Fifty years after Title IX increased athletic opportunities for women and girls, women’s sports are finally starting to get their due. The U.S. Women’s National Soccer Team just reached a groundbreaking $24 million equal pay settlement. Starting this March, collegiate women’s basketball teams will be allowed to use the phrase “March Madness.” And this April, fans may finally have a proper place to celebrate.
Queer Portland Chef Jenny Nguyen plans to turn the former site of a neighborhood gay bar into what may be the world’s first women’s sports bar – The Sports Bra.
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Nguyen and her friends were frustrated by how hard it was to find a place to watch WNBA games, given how little airtime is dedicated to women athletes. While 40 percent of athletes are women, they only get 4 percent of the TV coverage.
“It was my partner who said, ‘Hey, you know how you’ve been joking about the Sports Bra for years? You should do it,’” Nguyen told Eater. “I got to thinking about how the bra could be more than just a place to view women’s sports. It gives people a space to be together and celebrate. It started with the viewing, and then it expanded to how that could grow into a larger movement.”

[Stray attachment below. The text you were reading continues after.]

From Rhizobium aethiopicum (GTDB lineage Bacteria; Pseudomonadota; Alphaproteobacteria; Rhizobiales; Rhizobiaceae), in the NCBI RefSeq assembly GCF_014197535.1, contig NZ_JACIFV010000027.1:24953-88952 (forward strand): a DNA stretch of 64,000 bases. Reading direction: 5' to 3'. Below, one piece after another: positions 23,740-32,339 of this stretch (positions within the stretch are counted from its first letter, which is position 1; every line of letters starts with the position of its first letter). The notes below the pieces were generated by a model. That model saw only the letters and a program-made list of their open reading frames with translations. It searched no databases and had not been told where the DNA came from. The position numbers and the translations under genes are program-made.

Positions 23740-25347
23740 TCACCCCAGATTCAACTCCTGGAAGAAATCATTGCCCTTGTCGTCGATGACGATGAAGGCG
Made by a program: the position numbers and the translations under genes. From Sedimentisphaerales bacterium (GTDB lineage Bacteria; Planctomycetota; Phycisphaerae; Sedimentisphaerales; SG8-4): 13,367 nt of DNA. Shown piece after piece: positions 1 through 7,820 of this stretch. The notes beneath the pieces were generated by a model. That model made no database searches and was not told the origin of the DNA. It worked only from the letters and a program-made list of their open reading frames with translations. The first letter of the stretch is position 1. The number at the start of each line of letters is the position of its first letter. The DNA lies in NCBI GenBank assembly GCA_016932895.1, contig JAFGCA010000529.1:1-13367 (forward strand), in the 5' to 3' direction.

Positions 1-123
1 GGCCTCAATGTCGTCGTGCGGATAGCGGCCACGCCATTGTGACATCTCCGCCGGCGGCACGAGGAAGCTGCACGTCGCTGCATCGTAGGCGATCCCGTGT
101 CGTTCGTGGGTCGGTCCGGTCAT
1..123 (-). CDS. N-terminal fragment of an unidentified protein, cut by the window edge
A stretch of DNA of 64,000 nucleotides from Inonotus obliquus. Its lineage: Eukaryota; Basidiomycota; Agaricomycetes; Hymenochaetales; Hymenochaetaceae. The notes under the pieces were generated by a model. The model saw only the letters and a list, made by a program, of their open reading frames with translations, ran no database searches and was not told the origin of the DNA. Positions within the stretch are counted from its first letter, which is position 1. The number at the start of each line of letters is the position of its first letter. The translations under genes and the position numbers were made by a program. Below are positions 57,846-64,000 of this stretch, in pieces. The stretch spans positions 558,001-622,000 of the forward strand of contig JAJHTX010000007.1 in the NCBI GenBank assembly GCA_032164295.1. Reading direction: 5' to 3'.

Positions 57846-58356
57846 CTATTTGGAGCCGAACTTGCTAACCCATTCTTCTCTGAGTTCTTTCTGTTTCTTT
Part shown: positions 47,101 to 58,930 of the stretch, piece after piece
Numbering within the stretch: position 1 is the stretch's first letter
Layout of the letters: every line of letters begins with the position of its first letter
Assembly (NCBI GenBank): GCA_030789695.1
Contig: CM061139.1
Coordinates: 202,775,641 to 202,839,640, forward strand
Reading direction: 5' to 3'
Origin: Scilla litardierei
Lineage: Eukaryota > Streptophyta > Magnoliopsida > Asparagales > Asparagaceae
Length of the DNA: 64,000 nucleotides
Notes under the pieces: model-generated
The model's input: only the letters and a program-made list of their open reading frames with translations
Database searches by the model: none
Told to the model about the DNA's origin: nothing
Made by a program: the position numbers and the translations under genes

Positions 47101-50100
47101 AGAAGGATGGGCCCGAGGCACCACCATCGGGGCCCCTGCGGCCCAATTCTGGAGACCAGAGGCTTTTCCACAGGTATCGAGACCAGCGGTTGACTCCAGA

It’s an idea with clear appeal. The Sports Bra’s Kickstarter has already raised over $80,000 – nearly double its goal – with two weeks remaining.
“The basketball court and the kitchen have been the only two places I have ever felt like I belonged,” Nguyen wrote in the campaign, “and it wasn’t until much later that I realized that both those places are very male-dominated and that I had struggled, endured and found success in my own way.”
According to The Oregonian, Nguyen is working with ESPN 3, an on-demand service, and Just Women’s Sports to ensure that if a women’s sport is being broadcast anywhere, it will be available for fans to watch at The Sports Bra. The bar will also be an official Portland Thorns viewing location.
But The Sports Bra’s commitment to celebrating women won’t stop at the edge of the TV screens. Nguyen is also sourcing as much as possible from female producers and craftswomen – from beer and spirits to beef and carpentry. The furniture, for example, will be provided by a nonprofit called Girls Build that teaches girls construction.